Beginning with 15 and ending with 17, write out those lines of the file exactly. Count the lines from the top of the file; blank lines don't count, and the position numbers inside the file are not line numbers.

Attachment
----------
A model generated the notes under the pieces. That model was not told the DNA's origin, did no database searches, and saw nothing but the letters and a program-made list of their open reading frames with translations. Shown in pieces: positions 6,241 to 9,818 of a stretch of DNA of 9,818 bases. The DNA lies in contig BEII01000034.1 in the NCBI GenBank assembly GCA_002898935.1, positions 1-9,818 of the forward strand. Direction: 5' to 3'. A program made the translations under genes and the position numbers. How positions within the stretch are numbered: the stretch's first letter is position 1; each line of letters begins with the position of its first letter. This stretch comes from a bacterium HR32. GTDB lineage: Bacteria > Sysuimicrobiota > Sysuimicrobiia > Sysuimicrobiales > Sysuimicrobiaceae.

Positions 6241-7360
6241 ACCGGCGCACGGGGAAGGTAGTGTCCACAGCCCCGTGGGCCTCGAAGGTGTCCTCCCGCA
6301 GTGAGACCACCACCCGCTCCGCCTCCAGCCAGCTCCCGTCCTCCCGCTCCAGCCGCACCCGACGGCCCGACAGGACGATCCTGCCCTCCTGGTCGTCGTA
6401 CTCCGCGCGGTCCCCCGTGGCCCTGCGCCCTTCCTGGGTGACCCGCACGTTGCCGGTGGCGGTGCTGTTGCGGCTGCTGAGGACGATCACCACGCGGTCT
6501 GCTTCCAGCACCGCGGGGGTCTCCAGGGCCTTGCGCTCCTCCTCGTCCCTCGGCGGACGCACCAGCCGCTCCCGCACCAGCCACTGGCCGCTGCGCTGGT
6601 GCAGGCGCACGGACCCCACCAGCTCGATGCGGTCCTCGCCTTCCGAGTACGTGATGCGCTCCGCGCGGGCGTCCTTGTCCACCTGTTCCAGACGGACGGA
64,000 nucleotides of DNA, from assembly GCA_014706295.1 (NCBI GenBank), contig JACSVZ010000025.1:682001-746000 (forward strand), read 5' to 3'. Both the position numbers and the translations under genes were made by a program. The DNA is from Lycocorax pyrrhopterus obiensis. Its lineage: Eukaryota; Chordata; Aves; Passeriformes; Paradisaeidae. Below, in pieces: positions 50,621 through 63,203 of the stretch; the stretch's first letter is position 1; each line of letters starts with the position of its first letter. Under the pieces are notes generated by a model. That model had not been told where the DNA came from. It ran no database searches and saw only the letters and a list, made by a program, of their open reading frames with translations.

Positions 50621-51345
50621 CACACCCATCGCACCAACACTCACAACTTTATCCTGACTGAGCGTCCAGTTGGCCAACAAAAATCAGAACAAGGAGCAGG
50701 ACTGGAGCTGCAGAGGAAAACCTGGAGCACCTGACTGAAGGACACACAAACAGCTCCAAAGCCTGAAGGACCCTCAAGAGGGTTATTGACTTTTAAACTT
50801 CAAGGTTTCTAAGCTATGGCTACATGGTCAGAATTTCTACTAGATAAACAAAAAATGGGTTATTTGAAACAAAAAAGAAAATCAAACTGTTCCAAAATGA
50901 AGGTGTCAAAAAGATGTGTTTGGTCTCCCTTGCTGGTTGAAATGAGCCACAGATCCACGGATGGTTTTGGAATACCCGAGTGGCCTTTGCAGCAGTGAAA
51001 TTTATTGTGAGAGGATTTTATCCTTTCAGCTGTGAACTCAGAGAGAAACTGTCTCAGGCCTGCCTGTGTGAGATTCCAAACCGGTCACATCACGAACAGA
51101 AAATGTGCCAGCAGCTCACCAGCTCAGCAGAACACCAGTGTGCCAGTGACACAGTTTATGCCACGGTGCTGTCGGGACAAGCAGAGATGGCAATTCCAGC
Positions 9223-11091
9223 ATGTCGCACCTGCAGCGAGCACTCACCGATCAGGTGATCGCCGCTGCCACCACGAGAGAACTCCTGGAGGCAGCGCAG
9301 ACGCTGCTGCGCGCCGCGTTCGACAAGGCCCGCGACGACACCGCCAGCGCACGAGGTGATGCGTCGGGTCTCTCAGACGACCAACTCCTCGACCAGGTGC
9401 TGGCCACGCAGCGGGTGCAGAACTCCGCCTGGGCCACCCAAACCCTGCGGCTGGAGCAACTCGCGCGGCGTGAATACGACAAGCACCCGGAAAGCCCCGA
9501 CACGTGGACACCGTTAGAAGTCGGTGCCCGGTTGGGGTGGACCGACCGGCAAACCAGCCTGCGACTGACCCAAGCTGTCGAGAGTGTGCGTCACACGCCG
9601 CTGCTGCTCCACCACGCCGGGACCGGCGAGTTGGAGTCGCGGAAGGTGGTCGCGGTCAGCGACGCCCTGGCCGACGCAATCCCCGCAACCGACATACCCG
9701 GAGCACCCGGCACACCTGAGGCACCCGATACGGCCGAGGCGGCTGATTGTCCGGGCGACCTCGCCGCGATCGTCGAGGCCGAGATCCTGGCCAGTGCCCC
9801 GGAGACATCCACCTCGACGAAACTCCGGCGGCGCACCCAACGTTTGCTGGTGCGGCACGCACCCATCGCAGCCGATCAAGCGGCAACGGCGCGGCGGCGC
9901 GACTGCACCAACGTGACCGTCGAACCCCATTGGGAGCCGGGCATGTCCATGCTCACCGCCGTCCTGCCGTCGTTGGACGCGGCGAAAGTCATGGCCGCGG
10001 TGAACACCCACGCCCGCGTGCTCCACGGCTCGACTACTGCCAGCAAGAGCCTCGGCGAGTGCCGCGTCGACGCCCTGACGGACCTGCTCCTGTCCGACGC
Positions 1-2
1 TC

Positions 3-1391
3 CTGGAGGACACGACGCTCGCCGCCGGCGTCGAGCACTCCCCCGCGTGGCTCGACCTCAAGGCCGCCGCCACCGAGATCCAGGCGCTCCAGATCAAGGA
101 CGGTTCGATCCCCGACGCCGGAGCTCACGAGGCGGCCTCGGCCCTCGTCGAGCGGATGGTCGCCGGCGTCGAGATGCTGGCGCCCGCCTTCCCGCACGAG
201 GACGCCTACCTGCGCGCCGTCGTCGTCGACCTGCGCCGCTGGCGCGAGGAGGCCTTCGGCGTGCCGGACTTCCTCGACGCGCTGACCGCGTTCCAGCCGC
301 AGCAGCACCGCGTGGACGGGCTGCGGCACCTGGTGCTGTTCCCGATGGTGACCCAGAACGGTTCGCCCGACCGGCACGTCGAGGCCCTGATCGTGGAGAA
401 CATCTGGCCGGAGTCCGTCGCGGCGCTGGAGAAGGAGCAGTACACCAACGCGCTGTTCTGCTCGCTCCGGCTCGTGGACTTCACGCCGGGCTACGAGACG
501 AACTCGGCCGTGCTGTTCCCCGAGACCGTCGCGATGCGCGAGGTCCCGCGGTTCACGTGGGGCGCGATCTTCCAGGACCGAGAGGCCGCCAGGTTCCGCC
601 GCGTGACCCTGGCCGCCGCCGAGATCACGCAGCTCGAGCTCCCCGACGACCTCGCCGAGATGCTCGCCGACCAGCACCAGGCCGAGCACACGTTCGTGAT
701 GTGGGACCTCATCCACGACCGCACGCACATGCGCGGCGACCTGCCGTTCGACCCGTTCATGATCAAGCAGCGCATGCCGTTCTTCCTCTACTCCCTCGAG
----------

51101 AAATGTGCCAGCAGCTCACCAGCTCAGCAGAACACCAGTGTGCCAGTGACACAGTTTATGCCACGGTGCTGTCGGGACAAGCAGAGATGGCAATTCCAGC
Positions 9223-11091
9223 ATGTCGCACCTGCAGCGAGCACTCACCGATCAGGTGATCGCCGCTGCCACCACGAGAGAACTCCTGGAGGCAGCGCAG